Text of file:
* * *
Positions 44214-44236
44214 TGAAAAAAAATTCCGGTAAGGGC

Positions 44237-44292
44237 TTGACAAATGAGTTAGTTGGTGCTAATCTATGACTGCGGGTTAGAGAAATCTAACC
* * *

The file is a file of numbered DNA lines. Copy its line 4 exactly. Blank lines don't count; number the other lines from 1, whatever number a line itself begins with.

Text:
44237 TTGACAAATGAGTTAGTTGGTGCTAATCTATGACTGCGGGTTAGAGAAATCTAACC